Harry Patch was past his 100th birthday before he began speaking out about the horrors he endured as a machine gunner in Flanders in World War I, when he survived the fighting at Ypres that was among the bloodiest in a war that took the lives of nearly 900,000 men from Britain and its colonies.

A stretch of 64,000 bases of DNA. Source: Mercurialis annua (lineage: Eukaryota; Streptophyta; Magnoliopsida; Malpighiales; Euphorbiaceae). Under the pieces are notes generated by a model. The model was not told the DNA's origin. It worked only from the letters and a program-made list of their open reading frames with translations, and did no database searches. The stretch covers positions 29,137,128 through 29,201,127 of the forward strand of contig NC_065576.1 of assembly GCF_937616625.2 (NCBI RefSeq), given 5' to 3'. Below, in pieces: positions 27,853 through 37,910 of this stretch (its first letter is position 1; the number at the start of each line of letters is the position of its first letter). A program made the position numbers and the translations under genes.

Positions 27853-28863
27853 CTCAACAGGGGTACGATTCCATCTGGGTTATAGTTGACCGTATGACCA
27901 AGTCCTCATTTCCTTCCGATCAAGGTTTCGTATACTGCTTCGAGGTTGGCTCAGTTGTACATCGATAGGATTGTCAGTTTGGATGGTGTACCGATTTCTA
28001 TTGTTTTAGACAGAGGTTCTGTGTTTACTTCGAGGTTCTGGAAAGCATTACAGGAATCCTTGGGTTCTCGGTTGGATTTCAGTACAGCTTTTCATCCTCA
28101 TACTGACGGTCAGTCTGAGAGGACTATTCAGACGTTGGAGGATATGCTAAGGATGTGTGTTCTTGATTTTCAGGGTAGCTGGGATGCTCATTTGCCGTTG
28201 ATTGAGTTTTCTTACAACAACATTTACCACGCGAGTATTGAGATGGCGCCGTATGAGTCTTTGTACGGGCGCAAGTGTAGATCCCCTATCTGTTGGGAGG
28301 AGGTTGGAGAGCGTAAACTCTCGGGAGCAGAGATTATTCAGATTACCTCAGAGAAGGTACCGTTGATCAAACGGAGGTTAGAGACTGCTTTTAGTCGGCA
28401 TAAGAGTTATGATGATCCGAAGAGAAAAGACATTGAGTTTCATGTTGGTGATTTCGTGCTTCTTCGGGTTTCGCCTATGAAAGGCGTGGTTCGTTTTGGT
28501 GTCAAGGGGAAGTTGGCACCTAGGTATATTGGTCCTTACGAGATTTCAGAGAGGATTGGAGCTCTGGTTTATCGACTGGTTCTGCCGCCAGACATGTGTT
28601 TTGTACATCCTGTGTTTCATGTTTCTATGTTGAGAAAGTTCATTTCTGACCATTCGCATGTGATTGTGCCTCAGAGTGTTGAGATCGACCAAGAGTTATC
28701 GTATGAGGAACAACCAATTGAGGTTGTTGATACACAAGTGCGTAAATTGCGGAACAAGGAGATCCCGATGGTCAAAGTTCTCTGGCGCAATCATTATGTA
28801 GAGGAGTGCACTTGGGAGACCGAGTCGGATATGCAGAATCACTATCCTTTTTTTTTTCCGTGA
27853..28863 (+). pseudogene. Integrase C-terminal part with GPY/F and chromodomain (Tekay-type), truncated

When Mr. Patch finally broke 80 years of silence, in the final decade of a life that was honored by thousands of mourners who gathered at his funeral on Thursday in this quiet cathedral town set in rolling green hills 140 miles west of London, his message was not the traditional story of valor and patriotism under fire. Rather, he took as his central themes the futility of war and the common humanity of soldiers who meet as enemies on the battlefield.
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